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Passwords. You hate them when you forget them, you hate them when your Caps Lock key decides to spontaneously get involved, but today we’ll touch on a few ways that passwords can come undone, and some of the fundamentals around why we ask you to have complex, lengthy but at the same time not easily forgettable passwords, and striking the balance between the three.

Passwords are one of the most important links in the IT Security chain and often, the one that is attacked, whilst there is a lot more to them that we’ll go through, we want to discuss a few of the ways your password can be compromised, and we’re going to touch on the four most common ways: Dictionary Attacks, Brute Force Attacks, Phishing & Social Engineering.

Once an attacker has a method of entry to attack: Whether that’s RDP (Remote Desktop Protocol, covered in this blog), Office 365 Login Page, basically anything accessible from the internet, they can use any of the methods below to gain access to your account combining passwords with known account names and naming conventions.

Dictionary Attacks

These attacks are called dictionary attacks as they use a list of commonly used passwords, or previously known compromised passwords to attack an account. We’re talking things like ‘password1’, ‘qwerty’ or, and yep, we’ve seen it before, the password ‘blank’. If you have a simple password that uses one of these phrases, it won’t take long for an attacker to crack it. This is generally why we recommend complexity, changing an ‘e’ for a ‘3’, adding a symbol in there. That kind of thing. Whilst this doesn’t always protect against dictionary attacks (as they may include previously compromised complex passwords) it’s an easy way to mitigate that risk. It bears mentioning that there is also a subcategory of this attack called ‘Spidering‘. This is when it’s a targeted dictionary attack on a known entity, for example, if the companies name was “Acme”, they may add ‘Acme’, ‘Acme123’ and so on and so forth to the ‘dictionary’. This is also why we recommend not having your name in your password, or the name of your company. As that will most definitely open you up to a dictionary attack.

Brute Force Attacks

Contrary to the naming of this, don’t visualise a burly individual smashing down your security door. Think of a 10 digit security code panel, remember thinking “with enough time I could try every combination and eventually get in”? That’s the fundamental idea behind Brute Force Attacks. They may combine these with dictionary attacks and then start trying every possible combination of characters to find the password. Eventually, they’ll get in. This is why we recommend length. For every character you add onto your password, it exponentially increases the time it takes to Brute Force it. Brute Force attacks are also generally the reason for account ‘lock out’ policies which prevent too many attempts within certain periods. Drastically slowing down the process.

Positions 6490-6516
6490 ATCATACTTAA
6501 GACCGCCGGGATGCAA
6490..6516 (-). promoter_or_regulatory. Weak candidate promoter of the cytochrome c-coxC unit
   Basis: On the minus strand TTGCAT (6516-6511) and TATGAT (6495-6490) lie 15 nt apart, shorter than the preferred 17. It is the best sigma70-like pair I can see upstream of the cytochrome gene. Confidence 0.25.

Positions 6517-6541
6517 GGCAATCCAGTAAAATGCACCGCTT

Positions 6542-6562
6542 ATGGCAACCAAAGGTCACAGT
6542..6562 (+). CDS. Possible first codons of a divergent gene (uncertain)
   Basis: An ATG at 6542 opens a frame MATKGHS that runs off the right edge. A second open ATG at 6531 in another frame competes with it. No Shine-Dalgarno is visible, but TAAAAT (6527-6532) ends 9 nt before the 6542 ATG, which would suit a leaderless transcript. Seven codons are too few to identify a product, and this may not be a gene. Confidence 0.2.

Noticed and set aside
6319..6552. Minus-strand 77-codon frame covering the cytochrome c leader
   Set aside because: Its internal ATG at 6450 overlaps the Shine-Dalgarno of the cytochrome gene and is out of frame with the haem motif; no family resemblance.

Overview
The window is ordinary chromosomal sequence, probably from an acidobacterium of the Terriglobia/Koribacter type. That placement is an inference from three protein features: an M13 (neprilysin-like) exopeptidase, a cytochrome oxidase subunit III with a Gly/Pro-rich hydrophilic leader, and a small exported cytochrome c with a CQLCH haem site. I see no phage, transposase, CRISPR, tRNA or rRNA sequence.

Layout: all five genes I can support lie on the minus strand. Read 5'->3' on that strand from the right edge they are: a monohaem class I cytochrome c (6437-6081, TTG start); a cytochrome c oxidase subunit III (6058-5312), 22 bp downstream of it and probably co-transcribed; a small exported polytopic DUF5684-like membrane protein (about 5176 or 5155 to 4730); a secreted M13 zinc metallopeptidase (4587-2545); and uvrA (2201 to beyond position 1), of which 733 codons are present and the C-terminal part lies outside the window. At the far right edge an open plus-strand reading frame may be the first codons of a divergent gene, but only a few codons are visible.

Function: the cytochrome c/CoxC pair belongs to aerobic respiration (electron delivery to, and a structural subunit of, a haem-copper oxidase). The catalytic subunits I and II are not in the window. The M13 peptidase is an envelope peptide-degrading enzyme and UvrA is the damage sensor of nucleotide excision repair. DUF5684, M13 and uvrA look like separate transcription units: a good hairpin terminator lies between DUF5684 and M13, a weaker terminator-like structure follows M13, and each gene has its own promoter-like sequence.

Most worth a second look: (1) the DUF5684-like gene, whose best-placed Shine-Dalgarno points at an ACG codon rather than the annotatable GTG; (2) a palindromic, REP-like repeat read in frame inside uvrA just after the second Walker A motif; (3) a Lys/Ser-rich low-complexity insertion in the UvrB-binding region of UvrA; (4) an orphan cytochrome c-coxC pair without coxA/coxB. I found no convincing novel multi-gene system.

Phishing

We dedicated a whole blog to this one, have a look.

Social Engineering

Now you won’t see this one as often as the others but it does warrant mentioning. Social engineering is the method of simply asking somebody for their password and them giving it to you. Think of the phone scams where somebody will claim to be from a bank and ask for security information or for your password. That’s social engineering. The main mitigation for this is purely education. Don’t give out your password over the phone. Don’t give it to somebody unless you know exactly who they are, but more so, just don’t give out your password full stop.

Summing Up

So we’ve said complexity, length and education. Balancing these three is imperative to having a secure network and infrastructure. We want you to have a password that not only stands up to the above attacks, but isn’t so complex you have to write it on a post-it and put it on your monitor, or as I like to call it “The IT Heart Attack Inducer”. We don’t do it for kicks (that’s what setting a screenshot of the desktop as the wallpaper and turning off the icons is for). We do it because it’s important to ensure your password meets the criteria to protect not just yourself from these attacks, but your business as well. We also recommend mitigating risk further by using Multi-Factor Authentication where possible as well.

As a wise vaguely Scottish Ogre once said. “Ogres are like Onions, Onions have layers” and the same applies here. IT Security are like Ogres… wait.. IT Security is about layers. Keep in mind that the password is just one of these, but having a good one can often times be the difference between having a secure network, and having what is effectively an open door.

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